The program worked okay if all that was required was to spread multiple windows over two screens but, not surprisingly, the secondary screen didn't refresh fast enough for video previewing, and the timeline, when extended onto the second desktop, was slow at refreshing also. Performance may be better over Gigabit Ethernet or FireWire, but we didn't try these.
The company says the software supports resolutions up to 3,200 x 1,600 (the secondary always runs at 60Hz, though) and has been coded to minimise CPU usage and network load by analysing the display's content and only transferring changing regions between single frames.

Bartels Media, 0049 651 999 1950;

Affordable rostrum camera software

Lumidium's three-strong range of still image animation programs includes a version that's a third of the price of Canopus Imaginate

Lumidium's introduction of three still image animation programs - including a powerful offering at £59 (inc VAT) - hopefully means there's a happy ending to what might have been a rather sad tale.
At the back-end of 2002, we received an optimistic email from Paul Harter announcing the launch by his east-London-based company of the Windows program DigiRostrum. This, he explained, creates AVI video files from simulated moves across digital still images - the sort of thing that is typically carried out with professional rostrum cameras or expensive and hard-to-use special-effects software or high-end compositing systems.
Unfortunately, though, we had to tell Paul that Lumidium had been pipped at the post by Canopus with a rostrum-camera program called Imaginate (review, Feb 03, p54). This, we advised him, was set to enjoy considerable success - even if limited somewhat by its hefty price-tag of £175 - and out-gunned DigiRostrum in terms of ease-of-use and by its offering a number of things that DigiRostrum lacked, including DV output (rather than uncompressed) and real-time previewing.
Paul and his team went back to the drawing board, and the result is a trio of programs under the banner, DigiRostrum - Ken Morse Edition, emphasising the fact that the they're spin-offs of a digital rostrum camera workstation designed for use by Ken Morse, whom Lumidium describes as having pioneered the development of rostrum camera technology for three decades and as being one of the most credited men in British film and television.
For a majority of CV readers, the £59 DV version is of most appeal. It's around a third of the cost of Imaginate and, though still not as easy to use, isn't difficult either, offering plenty of powerful features. It has real-time on-screen preview (with optional safe-area display) and can output in PAL and NTSC 4:3 and 16:9 formats to Type 1 or Type 2 AVIs. Video files can be output from disc to tape via FireWire with machine control - singly or en masse - and it's also possible to output a sequence of still images in either of five file types - Targa, TIF, PNG, JPEG or BMP.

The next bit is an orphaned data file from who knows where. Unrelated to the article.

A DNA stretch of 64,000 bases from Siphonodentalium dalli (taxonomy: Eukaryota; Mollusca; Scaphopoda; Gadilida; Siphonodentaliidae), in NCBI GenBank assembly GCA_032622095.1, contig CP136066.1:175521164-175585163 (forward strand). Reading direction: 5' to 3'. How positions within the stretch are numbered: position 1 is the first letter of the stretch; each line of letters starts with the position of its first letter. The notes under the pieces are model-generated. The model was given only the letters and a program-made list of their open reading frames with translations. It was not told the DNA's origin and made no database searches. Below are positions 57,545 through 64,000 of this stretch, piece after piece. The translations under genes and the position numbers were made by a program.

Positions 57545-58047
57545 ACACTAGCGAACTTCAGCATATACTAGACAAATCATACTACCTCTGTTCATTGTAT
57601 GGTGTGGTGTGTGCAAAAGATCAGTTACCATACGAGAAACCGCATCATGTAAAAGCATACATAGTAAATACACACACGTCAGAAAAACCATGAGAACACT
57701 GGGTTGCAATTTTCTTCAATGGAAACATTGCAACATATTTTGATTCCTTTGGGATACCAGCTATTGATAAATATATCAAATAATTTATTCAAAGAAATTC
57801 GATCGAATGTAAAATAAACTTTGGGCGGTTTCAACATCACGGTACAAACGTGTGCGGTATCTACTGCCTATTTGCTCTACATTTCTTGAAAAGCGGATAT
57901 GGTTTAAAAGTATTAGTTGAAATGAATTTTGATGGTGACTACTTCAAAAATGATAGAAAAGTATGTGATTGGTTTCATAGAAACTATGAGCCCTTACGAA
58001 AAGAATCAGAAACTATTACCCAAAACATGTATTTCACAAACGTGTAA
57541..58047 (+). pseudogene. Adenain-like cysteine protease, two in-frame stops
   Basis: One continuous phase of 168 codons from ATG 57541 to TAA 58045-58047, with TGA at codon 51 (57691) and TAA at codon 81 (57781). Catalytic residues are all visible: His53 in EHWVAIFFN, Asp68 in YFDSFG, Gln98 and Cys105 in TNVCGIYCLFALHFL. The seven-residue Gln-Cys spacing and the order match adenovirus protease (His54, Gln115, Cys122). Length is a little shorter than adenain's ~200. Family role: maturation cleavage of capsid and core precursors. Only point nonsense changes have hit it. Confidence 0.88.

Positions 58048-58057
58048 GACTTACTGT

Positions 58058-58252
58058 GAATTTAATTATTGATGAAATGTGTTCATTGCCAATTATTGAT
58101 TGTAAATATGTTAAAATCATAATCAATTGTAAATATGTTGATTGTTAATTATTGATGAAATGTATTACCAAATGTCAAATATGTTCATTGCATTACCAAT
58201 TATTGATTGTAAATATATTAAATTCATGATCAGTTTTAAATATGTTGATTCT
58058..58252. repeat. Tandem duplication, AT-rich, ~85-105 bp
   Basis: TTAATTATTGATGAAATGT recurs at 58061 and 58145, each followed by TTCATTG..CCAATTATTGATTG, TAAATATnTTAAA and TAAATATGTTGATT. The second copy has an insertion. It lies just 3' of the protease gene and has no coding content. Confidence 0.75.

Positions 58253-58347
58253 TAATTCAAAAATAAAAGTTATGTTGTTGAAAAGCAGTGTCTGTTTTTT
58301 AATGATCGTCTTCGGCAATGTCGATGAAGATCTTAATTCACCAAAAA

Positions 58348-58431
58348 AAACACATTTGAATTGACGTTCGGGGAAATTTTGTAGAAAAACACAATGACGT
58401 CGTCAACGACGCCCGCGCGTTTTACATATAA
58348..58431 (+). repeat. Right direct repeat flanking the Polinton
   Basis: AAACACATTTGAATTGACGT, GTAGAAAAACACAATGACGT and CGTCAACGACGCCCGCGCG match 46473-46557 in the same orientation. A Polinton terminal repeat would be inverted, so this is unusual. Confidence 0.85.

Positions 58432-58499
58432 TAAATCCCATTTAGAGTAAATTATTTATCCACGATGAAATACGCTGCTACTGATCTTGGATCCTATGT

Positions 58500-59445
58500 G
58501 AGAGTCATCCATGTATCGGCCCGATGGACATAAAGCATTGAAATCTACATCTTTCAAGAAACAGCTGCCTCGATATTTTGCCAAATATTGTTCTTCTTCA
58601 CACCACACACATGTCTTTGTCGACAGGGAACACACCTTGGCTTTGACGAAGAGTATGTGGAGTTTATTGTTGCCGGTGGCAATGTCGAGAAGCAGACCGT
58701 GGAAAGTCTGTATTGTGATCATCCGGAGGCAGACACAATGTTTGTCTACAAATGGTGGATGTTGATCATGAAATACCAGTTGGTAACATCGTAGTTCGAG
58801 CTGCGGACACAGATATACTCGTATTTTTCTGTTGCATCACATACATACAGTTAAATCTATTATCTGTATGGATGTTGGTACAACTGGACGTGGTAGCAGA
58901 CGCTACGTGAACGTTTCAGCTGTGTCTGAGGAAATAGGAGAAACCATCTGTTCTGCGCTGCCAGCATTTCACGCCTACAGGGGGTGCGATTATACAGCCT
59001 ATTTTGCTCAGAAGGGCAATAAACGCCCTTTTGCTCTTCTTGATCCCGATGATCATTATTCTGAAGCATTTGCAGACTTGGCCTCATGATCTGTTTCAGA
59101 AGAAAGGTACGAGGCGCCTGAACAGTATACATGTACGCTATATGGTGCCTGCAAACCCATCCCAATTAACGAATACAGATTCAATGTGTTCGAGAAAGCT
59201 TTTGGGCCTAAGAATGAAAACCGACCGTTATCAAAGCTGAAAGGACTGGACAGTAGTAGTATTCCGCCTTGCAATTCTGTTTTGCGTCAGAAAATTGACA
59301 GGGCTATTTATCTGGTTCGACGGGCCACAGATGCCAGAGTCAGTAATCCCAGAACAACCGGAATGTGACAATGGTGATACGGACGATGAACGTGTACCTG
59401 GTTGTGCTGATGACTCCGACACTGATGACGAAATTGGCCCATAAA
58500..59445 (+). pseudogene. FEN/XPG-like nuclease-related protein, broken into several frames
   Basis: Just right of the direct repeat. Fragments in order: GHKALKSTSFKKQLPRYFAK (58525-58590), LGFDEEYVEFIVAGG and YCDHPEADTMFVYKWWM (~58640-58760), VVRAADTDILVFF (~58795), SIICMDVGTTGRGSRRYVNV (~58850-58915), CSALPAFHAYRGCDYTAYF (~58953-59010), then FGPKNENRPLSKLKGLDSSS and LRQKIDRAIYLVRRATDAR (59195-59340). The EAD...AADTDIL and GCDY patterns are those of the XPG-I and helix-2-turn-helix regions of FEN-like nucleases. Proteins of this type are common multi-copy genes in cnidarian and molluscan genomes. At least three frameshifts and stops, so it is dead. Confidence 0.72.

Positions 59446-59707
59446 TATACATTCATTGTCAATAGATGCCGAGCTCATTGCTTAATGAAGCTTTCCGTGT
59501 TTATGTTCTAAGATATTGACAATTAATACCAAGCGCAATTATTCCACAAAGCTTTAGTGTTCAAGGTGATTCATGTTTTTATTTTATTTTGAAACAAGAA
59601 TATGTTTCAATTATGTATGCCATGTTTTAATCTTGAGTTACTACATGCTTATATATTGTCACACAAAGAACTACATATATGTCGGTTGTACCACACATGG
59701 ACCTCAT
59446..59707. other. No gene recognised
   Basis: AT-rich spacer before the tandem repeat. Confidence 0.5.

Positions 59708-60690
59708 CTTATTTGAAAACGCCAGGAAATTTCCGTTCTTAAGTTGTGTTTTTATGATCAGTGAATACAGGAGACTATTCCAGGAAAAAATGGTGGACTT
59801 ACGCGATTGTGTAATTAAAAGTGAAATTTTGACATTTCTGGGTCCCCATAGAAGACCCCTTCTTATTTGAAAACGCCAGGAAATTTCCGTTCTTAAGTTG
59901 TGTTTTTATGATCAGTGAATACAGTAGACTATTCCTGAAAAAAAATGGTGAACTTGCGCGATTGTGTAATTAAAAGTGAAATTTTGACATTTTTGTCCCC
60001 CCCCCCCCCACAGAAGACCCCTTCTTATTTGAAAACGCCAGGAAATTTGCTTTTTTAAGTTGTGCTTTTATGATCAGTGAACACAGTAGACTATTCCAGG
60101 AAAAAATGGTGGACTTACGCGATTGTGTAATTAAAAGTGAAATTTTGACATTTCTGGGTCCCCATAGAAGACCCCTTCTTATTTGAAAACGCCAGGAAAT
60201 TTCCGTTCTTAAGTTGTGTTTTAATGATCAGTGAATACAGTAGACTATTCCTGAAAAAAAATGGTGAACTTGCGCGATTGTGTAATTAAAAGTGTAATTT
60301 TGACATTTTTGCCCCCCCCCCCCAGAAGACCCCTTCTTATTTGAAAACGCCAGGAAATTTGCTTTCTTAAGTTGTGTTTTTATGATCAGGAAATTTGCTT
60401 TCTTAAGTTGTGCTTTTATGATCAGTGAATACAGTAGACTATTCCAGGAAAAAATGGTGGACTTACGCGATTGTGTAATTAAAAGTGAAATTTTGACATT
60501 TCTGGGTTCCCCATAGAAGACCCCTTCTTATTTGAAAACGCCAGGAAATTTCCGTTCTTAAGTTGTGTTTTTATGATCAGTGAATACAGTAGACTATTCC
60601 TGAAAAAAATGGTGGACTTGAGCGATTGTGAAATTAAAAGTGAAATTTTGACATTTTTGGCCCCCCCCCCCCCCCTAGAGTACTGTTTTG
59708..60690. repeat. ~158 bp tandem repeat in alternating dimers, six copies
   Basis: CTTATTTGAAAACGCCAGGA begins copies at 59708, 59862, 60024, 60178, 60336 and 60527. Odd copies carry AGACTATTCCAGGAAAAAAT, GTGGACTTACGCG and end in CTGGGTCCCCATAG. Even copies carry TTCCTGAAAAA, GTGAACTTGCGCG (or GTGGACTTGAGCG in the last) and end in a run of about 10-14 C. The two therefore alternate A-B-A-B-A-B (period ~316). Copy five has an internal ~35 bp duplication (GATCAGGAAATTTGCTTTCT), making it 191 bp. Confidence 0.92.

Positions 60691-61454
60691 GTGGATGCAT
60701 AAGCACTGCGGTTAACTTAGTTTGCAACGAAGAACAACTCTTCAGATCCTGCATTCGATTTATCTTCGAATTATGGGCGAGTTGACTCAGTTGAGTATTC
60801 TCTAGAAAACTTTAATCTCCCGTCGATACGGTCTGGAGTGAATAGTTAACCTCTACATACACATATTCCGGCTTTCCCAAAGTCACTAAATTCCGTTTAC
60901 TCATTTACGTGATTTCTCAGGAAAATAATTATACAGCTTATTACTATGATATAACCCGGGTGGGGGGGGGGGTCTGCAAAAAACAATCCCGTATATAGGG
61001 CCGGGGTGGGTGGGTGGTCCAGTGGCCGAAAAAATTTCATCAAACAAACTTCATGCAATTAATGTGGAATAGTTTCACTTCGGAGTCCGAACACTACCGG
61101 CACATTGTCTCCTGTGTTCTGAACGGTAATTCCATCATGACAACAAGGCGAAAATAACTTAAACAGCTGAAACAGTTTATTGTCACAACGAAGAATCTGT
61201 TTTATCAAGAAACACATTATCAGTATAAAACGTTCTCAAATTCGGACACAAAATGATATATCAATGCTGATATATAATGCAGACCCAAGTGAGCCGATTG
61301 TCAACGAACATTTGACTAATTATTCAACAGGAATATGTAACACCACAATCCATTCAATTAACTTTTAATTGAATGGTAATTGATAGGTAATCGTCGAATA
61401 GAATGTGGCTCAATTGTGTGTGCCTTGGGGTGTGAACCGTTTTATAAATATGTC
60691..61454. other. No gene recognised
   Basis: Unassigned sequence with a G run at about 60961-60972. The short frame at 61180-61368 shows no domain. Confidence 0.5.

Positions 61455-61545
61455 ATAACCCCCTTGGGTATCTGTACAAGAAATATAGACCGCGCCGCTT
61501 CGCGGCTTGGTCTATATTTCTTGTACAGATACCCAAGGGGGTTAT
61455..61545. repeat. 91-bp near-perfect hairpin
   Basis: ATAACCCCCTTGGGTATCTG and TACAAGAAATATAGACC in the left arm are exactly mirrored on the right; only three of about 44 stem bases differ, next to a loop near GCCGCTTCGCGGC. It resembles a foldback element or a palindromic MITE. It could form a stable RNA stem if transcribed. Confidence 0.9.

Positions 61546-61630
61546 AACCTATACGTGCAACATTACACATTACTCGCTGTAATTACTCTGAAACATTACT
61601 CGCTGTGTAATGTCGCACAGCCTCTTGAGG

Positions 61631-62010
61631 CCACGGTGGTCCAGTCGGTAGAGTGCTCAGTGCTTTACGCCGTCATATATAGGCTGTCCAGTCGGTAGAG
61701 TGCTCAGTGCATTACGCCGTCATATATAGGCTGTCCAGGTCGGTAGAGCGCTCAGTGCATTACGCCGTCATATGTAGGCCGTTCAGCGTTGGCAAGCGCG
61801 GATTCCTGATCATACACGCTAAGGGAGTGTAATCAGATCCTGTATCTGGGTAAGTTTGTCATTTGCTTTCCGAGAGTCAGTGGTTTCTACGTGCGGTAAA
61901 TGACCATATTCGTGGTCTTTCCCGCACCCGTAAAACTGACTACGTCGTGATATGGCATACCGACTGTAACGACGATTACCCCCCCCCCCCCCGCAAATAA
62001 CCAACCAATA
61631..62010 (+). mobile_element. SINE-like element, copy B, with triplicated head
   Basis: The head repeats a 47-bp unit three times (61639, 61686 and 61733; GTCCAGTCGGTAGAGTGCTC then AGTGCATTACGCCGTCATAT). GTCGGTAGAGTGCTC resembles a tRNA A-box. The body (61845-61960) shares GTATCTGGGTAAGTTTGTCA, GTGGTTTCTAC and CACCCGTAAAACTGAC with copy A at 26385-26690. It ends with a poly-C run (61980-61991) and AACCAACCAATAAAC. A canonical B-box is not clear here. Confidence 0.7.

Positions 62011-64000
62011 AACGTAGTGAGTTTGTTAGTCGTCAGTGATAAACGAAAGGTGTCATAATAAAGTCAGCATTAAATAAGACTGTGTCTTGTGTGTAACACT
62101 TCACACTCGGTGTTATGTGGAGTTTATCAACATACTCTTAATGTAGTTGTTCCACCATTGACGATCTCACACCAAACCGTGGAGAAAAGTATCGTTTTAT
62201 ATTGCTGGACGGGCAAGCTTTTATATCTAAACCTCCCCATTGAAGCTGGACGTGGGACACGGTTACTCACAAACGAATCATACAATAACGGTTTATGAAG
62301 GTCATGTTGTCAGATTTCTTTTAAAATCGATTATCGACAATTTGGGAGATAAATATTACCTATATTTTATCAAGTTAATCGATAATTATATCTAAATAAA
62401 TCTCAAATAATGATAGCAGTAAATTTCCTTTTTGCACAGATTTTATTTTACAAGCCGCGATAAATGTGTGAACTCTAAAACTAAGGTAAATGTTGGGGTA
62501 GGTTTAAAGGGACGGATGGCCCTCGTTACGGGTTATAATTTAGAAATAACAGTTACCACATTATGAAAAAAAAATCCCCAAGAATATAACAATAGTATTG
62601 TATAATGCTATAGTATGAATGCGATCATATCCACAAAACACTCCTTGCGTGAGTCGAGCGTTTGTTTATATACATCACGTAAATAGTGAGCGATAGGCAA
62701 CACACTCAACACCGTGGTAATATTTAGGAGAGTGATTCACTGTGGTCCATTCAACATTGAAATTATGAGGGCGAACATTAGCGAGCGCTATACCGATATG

Acceleration controls are adjustable using Bezier curve handles, and there's a choice of camera position (relative or absolute), image orientation (on the floor or on the wall), and type of rendering interpolation - nearest neighbour, linear or cubic. Other options cover a choice of background colour and field order (if the preset value is not appropriate), and whether or not to compress contrast and whether to add a graphic to the first frame of the output file giving details such as file name and length.
Next up in price is DigiRostrum Pro, at £529, which adds unlimited size image import (with image scaling); QuickTime support; the ability to use AVI files as source images; motion blur; 32-bit and alpha channel output; options for hundreds of keyframes; and what's described as 'ultra high quality Super Sampling'. Range leader is DigiRostrum HD, able to output at unlimited frame sizes for HD and other large-format video files, and pitched at £882.
A 28-day demo program producing water-marked output is available as a 9MByte download and can be run as any of the three versions.

Lumidium, 020 7749 4874;

Read the full review in May 2004's Computer Video magazine.

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Reviewed in this issue:

Pinnacle ShowCenter
Canon MVX3i
CyberLink PowerProducer 2.0
Magix Movies on CD & DVD 2.0
Pure Motion EditStudio 4
Shining CitiDisk DV
Ulead DVD Workshop 2
Wacom Graphire 3 Studio XL

In this issue's news:

Video Forum 2004
Task-centric Creator 7
Apple GarageBand
Cut-price Canon cams
Desktop spanning over a network
Affordable rostrum camera software